Tag Archives: monsters

Monsters: Dark Continent

Monsters Dark Continent
Monsters: Dark Continent

Format: Cinema

Release date: 1 May 2015

Distributor: Vertigo Films

Director: Tom Green

Writers: Tom Green, Jay Basu

Cast: Johnny Harris, Sam Keeley, Joe Dempsie

UK 2014

123 mins

Gareth Edwards’ 2010 Monsters was a little gem, extracting maximum effect from very minimal resources to deliver an offbeat genre film that was at once a fragile love story and an ambiguous monster movie with much to say about First World/Third World dynamics. A lot of people like it. Tom Green’s sequel pisses that goodwill up the wall with a meat-headed Iraqistan allegory compiled from the Big Book of War Movie Clichés.

Our heroes, who I’m pretty sure we’re supposed to actually like, are a bunch of blue-collar would-be workers from burnt-out Detroit who have little option in life but to join the army, and thus find themselves somewhere in the Middle East, which has become an Infected Zone, just as Mexico was in the first film. This means that massive herds of wandering squid-like beasties are rampaging across the deserts and through the cities. Trouble is, the US army’s attempts to keep the areas quarantined and stop the aliens spreading has resulted in a hell of a lot of collateral damage, an angry population and thus an army of local insurgents intent on repelling the human invaders from their soil. Amidst this mess, our Detroit crew, now christened ‘Team Tiger Shark’, is assigned to veteran Sergeant Noah (Johnny Harris) to rescue a lost platoon.

What follows is a series of scrapes with both the beasties and the locals, wherein Team Tiger Shark get severely whittled down, Noah begins to lose his mind and the remaining grunt (Sam Keeley) goes a little native and realises that maybe bombing the living crap out of people is wrong, that the monsters are occasionally quite pretty, and that Arabs, like, have children too. To be fair, there is a fair amount of visual spectacle, the action sequences are quite well mounted, and the last act is admittedly more interesting than what has preceded it, but honestly, by that time I was past caring.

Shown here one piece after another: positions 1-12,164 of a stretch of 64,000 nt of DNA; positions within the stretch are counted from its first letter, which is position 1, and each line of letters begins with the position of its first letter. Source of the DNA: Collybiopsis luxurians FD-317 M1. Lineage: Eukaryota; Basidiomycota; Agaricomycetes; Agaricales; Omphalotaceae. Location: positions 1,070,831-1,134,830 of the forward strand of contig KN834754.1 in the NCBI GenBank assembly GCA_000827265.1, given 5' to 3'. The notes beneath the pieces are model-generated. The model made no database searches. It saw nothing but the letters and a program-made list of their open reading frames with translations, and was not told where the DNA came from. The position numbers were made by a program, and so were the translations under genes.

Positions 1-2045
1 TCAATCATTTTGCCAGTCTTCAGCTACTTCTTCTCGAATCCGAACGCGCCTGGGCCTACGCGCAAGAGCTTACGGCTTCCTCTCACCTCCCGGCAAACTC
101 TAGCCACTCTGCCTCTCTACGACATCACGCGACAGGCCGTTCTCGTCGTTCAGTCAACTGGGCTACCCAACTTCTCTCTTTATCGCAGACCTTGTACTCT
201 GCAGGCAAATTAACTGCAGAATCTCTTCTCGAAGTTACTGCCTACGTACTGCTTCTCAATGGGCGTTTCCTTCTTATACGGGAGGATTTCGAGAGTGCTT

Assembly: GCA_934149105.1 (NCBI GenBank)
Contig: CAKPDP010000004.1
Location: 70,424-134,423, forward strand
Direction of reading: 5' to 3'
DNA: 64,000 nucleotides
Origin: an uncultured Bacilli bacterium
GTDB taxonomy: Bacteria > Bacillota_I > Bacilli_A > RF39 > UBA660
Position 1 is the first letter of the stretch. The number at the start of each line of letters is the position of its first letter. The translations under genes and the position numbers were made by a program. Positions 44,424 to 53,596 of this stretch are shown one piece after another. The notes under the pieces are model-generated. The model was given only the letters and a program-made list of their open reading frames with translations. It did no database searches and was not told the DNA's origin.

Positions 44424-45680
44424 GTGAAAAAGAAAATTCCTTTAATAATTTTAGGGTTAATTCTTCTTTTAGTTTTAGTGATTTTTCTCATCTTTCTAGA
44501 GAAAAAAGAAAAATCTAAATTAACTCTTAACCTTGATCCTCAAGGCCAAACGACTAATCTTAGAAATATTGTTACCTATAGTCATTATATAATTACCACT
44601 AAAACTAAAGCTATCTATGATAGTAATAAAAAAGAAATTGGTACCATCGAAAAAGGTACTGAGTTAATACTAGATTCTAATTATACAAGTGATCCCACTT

There are two main problems. One is that, from the moment we meet them, Team Tiger Shark are such a bunch of ‘bro’s before ho’s’, ‘I’ve got your back out there, man’ coke n’ hooker-using macho dick-swinging arseholes that, frankly, couldn’t die fast enough. I’m pretty sure this wasn’t Green’s intention, at least if all the music that kicked in any time one of the pricks got injured is anything to go by.

Problem two is that the monsters of the title have an oddly underwritten, undefined and minimal role to play in their own film. Sure, we see a lot more of them, and beautifully realised they are too. It’s just that, well, you could remove them entirely from the story with very little effect on things. Their part in the narrative could be replaced by sandstorms or unexploded bombs. Surplus to requirements, they are reduced to decoration, as the unremarkable sub-Platoon dynamics take centre stage.

A horribly misjudged, irritating film.

This review is part of our LFF 2014 coverage.

Mark Stafford

Watch the trailer:

The Golem

The Golem

Format: Cinema

Screening date: 28 November 2012

With live piano duet accompaniment by Robin Harris and Laura Anstee

Venue: Barbican

Directors: Cark Boese, Paul Wegener

Writers: Henrik Galeen, Paul Wegener

Original title: Der Golem, wie er in die Welt kam

Cast: Paul Wegener, Albert Steinrück, Ernst Deutsch

Germany 1920